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Is Your Last Purchase Worth More, Now That It's Yours?

Value isn't always determined by the market alone. In fact, the psychology behind ownership plays a big role in how we perceive the worth of our belongings.

The concept of depreciation is fairly well-known; most people accept that many goods (cars, electronics, furniture and more) tend to lose value over time. That being said, there are also a few items that tend to gain worth, like houses or fine art. But what about everyday purchases? The answer depends on your perspective. Here's how the role of ownership plays into consumer behavior and valuation of goods.

Ownership Boosts Value...From the Owner's Perspective

According to what's commonly called the Endowment Theory, simply owning something increases its worth–as perceived by the owner. Interestingly enough, this applies to most parts of life. People grow attached to spouses and even their jobs, making them resistant to change. Similarly, we tend to develop an attachment (whether conscious or not) to purchases made and gifts we've received. This attachment and sense of worth is almost immediate–meaning emotional ties and integrated memories aren't the only motivators for perceived value.

What does this boosted value look like, in real terms? In an experiment by Kahneman, Knetsch and Thaler, people who were given a free coffee mug valued the item at a median price of USD $7.12. However, people who were not given a mug were only willing to pay a median price of USD $2.87. The median worth of the mug, established by a third group, was USD $3.12. In other words, the price that owners felt their mug was worth was more than 2x the perceived market value, and 3x the price buyers were willing to pay.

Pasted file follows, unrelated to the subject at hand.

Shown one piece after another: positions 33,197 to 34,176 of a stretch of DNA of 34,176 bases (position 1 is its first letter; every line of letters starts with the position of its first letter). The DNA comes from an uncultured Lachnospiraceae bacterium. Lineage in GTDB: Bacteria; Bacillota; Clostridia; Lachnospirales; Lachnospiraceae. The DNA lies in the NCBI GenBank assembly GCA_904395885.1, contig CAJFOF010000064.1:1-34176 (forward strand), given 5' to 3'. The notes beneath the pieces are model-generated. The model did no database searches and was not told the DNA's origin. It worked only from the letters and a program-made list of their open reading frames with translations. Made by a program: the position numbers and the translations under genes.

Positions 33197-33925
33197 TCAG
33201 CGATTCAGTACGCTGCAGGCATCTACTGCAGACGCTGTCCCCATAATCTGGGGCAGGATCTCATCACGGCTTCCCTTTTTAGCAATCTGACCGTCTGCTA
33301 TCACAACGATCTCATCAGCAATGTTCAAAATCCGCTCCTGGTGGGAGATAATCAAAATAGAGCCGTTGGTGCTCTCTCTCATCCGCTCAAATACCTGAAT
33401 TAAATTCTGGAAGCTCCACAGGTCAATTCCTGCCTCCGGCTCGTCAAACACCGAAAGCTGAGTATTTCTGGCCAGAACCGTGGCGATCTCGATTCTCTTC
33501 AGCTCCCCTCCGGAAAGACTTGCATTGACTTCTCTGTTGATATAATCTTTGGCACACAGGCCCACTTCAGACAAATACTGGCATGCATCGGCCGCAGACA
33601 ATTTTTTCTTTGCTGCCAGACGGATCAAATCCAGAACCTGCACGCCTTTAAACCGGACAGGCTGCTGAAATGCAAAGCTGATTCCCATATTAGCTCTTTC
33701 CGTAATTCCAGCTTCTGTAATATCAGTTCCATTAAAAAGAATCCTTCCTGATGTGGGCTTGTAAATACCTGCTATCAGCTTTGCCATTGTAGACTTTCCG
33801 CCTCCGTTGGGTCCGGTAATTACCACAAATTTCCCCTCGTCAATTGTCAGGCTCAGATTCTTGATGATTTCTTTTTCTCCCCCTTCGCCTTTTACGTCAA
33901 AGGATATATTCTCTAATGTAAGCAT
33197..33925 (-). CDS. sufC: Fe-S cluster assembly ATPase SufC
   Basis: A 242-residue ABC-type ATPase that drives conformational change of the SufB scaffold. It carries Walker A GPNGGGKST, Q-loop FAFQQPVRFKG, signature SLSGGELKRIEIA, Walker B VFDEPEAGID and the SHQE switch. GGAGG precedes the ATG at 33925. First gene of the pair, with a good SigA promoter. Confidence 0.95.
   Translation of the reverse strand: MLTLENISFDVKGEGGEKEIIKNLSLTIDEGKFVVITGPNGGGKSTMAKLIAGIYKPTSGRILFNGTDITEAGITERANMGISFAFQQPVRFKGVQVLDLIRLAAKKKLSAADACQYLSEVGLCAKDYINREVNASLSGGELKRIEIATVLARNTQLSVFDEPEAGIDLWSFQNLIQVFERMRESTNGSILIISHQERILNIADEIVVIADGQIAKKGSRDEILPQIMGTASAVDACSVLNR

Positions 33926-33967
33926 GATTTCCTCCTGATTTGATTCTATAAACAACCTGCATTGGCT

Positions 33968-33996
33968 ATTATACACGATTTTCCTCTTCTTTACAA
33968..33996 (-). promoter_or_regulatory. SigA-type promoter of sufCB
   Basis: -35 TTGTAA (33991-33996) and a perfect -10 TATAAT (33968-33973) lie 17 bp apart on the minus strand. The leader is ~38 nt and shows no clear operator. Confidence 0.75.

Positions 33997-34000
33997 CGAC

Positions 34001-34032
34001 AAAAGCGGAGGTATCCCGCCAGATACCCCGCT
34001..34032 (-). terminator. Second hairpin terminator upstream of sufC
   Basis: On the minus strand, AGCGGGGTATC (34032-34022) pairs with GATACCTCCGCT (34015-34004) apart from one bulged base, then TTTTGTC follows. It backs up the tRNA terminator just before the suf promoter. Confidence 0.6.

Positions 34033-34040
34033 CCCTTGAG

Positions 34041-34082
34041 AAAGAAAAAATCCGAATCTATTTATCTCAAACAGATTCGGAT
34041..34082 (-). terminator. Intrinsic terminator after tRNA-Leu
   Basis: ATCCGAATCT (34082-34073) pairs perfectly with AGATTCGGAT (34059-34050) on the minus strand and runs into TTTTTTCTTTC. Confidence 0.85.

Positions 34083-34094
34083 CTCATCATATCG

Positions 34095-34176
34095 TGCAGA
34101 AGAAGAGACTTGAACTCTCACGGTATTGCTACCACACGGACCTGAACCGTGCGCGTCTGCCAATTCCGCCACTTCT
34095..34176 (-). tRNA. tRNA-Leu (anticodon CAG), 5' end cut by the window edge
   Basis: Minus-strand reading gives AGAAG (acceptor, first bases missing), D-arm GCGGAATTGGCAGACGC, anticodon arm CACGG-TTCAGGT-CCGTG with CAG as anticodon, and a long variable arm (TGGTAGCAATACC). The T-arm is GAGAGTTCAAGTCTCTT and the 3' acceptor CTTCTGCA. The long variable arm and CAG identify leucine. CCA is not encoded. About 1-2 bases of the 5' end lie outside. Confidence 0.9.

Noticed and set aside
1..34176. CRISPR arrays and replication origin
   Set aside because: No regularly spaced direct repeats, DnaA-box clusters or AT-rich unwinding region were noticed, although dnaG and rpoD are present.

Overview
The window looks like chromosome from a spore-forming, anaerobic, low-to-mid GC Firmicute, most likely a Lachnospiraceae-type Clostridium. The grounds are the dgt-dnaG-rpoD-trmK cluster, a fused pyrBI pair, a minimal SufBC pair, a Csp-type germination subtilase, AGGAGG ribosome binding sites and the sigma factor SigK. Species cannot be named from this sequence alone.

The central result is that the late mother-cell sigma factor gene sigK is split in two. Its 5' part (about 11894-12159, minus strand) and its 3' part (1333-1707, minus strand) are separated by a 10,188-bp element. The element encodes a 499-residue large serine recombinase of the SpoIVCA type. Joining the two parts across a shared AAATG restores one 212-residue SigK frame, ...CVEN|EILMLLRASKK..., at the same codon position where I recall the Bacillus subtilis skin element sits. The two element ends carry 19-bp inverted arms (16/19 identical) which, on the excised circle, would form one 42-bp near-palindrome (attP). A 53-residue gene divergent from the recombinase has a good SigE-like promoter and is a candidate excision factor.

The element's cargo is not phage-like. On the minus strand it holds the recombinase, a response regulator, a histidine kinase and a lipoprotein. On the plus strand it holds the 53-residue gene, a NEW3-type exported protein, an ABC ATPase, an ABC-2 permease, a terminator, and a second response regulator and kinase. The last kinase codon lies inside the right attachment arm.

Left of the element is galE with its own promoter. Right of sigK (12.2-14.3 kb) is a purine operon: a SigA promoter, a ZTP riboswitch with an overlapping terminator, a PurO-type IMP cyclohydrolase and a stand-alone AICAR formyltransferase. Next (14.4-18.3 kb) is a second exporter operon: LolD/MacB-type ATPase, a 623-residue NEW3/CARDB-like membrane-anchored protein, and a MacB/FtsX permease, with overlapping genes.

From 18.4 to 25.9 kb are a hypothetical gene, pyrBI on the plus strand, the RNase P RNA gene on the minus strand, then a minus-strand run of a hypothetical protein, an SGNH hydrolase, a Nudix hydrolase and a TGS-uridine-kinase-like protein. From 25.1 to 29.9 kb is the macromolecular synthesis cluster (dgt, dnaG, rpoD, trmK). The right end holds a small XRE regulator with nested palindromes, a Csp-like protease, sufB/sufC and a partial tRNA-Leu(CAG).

Research has shown that owners' valuation of their possession is far higher than prospective buyers'

Considering this information, it's also worth pointing out that buyer expectations are rather close to market value, but owners have price expectations far above the standard. This often results in mismatched perspectives during transactions. Understanding the associated challenges, however, can better build towards success.

Ownership Bias Can Keep You Away From Better Opportunities

We've already established that owning something can make you feel, quite simply, that it's worth more. While this is a great deal if you plan to keep the item, it can prove detrimental if an opportunity to trade or sell arises.

In the first case, the attachments of ownership can stand in the way of actualising on your preferences. Just owning an item can drive an irrational need to keep it, even at the expense of a better opportunity. A perfect example is also found in the discussed study by Kahneman, Knetsch and Thaler. One group of participants was given mugs and another group was given chocolate bars; both items were of comparable value. Next, each group was given the opportunity to swap for the other item–the mug for a chocolate bar, or a chocolate bar for a mug. Given the scale of the experiment, it's expected that participants overall would have a roughly 50-50 split in terms of preference. However, 89% of people in the mug group opted to keep their mugs, while 87% in the chocolate group chose to keep the chocolate.

This indicates that people who naturally preferred the opposite item kept what they were given, even after receiving the opportunity to switch. If this is true, ownership may have actually blocked greater fulfillment. Here's an example in context. Let's say you're a chocolate lover who doesn't often drink coffee. However, you've been given a free coffee mug. You can swap this for a candy bar–but you don't (perhaps without quite knowing why). While you may have an attachment to your mug, you're unlikely to use it and are now missing out on the joys of consuming your favorite treat.